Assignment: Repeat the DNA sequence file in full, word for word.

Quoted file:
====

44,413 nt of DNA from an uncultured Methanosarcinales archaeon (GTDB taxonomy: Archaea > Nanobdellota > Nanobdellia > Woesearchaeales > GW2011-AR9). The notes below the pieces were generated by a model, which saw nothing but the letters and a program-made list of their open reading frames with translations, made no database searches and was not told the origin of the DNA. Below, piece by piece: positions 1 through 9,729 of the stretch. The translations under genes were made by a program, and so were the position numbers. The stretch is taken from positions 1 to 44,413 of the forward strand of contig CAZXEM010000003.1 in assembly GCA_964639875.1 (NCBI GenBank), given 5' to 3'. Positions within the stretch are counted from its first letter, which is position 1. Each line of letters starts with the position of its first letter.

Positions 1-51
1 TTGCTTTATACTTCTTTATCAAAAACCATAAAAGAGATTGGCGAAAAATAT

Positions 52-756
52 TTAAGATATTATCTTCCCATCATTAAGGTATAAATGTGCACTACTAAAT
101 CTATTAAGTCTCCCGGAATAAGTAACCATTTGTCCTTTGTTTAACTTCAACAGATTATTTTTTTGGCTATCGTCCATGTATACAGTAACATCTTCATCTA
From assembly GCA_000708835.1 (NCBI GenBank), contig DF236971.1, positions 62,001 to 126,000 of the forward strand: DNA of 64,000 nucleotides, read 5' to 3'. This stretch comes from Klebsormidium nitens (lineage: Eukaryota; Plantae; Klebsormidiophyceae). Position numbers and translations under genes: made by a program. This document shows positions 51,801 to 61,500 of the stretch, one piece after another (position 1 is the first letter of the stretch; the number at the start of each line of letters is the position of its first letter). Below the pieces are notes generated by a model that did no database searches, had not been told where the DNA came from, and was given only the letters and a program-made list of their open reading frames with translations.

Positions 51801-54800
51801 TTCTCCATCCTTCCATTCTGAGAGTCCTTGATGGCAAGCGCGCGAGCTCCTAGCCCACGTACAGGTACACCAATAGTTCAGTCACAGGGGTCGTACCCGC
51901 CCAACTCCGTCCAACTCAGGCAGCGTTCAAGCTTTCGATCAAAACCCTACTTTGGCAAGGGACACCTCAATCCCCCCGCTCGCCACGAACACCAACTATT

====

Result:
44,413 nt of DNA from an uncultured Methanosarcinales archaeon (GTDB taxonomy: Archaea > Nanobdellota > Nanobdellia > Woesearchaeales > GW2011-AR9). The notes below the pieces were generated by a model, which saw nothing but the letters and a program-made list of their open reading frames with translations, made no database searches and was not told the origin of the DNA. Below, piece by piece: positions 1 through 9,729 of the stretch. The translations under genes were made by a program, and so were the position numbers. The stretch is taken from positions 1 to 44,413 of the forward strand of contig CAZXEM010000003.1 in assembly GCA_964639875.1 (NCBI GenBank), given 5' to 3'. Positions within the stretch are counted from its first letter, which is position 1. Each line of letters starts with the position of its first letter.

Positions 1-51
1 TTGCTTTATACTTCTTTATCAAAAACCATAAAAGAGATTGGCGAAAAATAT

Positions 52-756
52 TTAAGATATTATCTTCCCATCATTAAGGTATAAATGTGCACTACTAAAT
101 CTATTAAGTCTCCCGGAATAAGTAACCATTTGTCCTTTGTTTAACTTCAACAGATTATTTTTTTGGCTATCGTCCATGTATACAGTAACATCTTCATCTA
From assembly GCA_000708835.1 (NCBI GenBank), contig DF236971.1, positions 62,001 to 126,000 of the forward strand: DNA of 64,000 nucleotides, read 5' to 3'. This stretch comes from Klebsormidium nitens (lineage: Eukaryota; Plantae; Klebsormidiophyceae). Position numbers and translations under genes: made by a program. This document shows positions 51,801 to 61,500 of the stretch, one piece after another (position 1 is the first letter of the stretch; the number at the start of each line of letters is the position of its first letter). Below the pieces are notes generated by a model that did no database searches, had not been told where the DNA came from, and was given only the letters and a program-made list of their open reading frames with translations.

Positions 51801-54800
51801 TTCTCCATCCTTCCATTCTGAGAGTCCTTGATGGCAAGCGCGCGAGCTCCTAGCCCACGTACAGGTACACCAATAGTTCAGTCACAGGGGTCGTACCCGC
51901 CCAACTCCGTCCAACTCAGGCAGCGTTCAAGCTTTCGATCAAAACCCTACTTTGGCAAGGGACACCTCAATCCCCCCGCTCGCCACGAACACCAACTATT